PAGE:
3. Replace the internal antennas with external ones. This requires replacing the existing cables with ones whose one end connects to the WiFi card and the other end goes to a coaxial RP-SMA connector that needs to be mounted to the case. External antennas can then be screwed on to the coaxial connectors. This requires modifications to the case in the form of cutting holes to mount the coaxial connectors. See these photos by Reddit user u/thekk_yasokuuhl for a very neat example. This solution is very nice, though it requires a bunch of effort.
  4. Finally, there’s the less elegant but effective solution that I ultimately adopted. It requires no new components and no modifications to the case. Simply peel off the existing antennas glued to the inside of the back panel. Remove the antenna cables from the WiFi card and bring the antennas and cables outside the case. Re-insert the cables back into the case through the side grid. The connectors that go on the WiFi card are small enough that they just about fit through the holes in the side grid. Now the antennas can be glued to the case externally (probably not on metal) or they can just be left dangling in the air, which is what I did.

Antennas pulled outside the case

Close-up of antenna wires being pulled out of the case

Now both WiFi and Bluetooth have excellent performance and reliability.

Improving cooling

I happened to have an AC Infinity Multifan S3 which is a cheap, quiet, 120mm USB fan with manual speed control.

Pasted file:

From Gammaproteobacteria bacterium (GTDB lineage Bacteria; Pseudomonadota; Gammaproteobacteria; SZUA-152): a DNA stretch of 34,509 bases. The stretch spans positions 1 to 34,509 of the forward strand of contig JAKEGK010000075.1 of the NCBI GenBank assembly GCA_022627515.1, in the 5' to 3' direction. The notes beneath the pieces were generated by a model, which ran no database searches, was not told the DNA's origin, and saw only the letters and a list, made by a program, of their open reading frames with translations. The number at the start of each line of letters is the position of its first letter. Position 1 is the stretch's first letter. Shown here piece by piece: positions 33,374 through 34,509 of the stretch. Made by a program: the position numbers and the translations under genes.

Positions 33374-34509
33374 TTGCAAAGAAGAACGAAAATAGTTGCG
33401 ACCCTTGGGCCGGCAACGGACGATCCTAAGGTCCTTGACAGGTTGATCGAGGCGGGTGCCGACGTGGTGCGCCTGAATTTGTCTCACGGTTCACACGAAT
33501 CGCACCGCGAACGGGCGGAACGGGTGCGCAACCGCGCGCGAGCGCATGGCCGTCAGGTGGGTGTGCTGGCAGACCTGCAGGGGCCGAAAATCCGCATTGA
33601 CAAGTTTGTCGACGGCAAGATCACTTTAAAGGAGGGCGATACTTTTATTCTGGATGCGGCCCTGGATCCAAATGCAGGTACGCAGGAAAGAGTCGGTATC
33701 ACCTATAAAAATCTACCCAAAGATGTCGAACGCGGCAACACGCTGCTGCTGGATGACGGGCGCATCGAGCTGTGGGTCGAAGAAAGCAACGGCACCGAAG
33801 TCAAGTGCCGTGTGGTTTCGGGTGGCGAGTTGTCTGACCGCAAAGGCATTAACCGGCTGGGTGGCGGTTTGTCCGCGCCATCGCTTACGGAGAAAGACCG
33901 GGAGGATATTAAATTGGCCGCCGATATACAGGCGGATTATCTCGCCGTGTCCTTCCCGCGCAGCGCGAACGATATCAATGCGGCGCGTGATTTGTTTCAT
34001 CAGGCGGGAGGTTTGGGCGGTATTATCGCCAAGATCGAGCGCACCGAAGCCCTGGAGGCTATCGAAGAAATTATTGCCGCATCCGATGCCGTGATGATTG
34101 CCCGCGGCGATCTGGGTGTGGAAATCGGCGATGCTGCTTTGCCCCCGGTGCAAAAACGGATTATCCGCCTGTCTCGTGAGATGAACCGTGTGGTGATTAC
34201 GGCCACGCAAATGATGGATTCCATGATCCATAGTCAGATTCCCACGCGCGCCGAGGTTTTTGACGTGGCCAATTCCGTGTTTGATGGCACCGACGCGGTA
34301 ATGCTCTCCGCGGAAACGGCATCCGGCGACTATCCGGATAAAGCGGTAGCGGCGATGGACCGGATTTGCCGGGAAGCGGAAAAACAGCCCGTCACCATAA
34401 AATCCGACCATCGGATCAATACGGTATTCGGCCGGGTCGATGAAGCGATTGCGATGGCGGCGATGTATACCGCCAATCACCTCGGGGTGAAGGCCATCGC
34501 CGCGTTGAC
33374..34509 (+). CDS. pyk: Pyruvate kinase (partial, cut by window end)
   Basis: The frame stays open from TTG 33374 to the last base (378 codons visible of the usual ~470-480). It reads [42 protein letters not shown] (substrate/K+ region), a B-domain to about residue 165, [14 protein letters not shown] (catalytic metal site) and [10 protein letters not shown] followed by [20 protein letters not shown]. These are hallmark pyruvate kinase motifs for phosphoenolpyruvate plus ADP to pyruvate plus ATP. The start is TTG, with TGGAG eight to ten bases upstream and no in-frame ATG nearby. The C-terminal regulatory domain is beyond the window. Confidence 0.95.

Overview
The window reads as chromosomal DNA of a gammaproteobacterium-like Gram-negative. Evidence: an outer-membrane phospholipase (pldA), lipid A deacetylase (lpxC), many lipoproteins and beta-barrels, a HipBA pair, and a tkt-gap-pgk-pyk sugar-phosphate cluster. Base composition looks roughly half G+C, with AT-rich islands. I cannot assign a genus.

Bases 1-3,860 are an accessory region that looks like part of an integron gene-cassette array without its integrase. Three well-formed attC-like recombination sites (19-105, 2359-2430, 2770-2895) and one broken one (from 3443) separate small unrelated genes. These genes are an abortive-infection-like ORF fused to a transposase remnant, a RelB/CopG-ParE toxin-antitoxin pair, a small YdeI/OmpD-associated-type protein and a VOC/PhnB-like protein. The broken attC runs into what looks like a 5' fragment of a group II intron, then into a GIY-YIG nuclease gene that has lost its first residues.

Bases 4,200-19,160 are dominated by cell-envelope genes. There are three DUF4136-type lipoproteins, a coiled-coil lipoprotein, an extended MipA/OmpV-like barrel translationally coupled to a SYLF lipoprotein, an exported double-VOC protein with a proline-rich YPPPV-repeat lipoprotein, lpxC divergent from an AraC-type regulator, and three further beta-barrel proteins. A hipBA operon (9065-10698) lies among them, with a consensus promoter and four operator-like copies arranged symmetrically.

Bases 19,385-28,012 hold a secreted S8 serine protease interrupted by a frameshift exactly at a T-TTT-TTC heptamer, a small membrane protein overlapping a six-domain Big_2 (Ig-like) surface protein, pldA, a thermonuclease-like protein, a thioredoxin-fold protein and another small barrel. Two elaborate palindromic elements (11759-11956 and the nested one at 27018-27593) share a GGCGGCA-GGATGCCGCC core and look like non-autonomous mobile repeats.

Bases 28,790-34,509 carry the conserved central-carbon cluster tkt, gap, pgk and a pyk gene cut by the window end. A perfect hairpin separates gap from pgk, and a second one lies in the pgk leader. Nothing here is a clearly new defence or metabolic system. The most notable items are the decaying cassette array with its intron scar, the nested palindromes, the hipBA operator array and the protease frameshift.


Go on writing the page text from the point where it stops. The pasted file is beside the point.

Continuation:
AC Infinity Multifan S3

After removing the legs and finger guard grill on the side through which the fan sucks in air, this fan fits almost perfectly inside the UM790 Pro case (after removing the bottom plate). It rests on the metallic parts inside the case through which the bottom plate screws go when fastened. So literally all that needs to be done is to place the fan inside the case and plug the fan’s USB cable into one of the USB ports. The speed of the fan can be controlled manually using the switch that is integrated into the USB cable. When working, the fan pulls air from inside the case and pushes it out through the grill on the other side.

Fan in case

You can also turn the whole assembly upside down, so that it rests on the 4 rubber feet of the fan. The feet provide clearance for air flow.

Fan at bottom

The whole thing fits neatly beneath my monitor, giving some vibes of a Mac Studio beneath a Studio monitor ;)

Beneath the monitor

In this configuration, the CPU, iGPU, and both RAM sticks stay below 32°C during my normal use (lots of tabs open in browser, a few other document editing, sync, and terminal programs running). All of this at an ambient temperature of 22°C. The fan is fairly quiet at 18dbA (I can hear it, but just barely) and has 52 CFM of airflow, which seems plenty for this Mini PC. The default case fan that comes with the UM790 Pro is also probably equally silent, but it remains to be seen if it can keep the internal temperatures as low as this fan.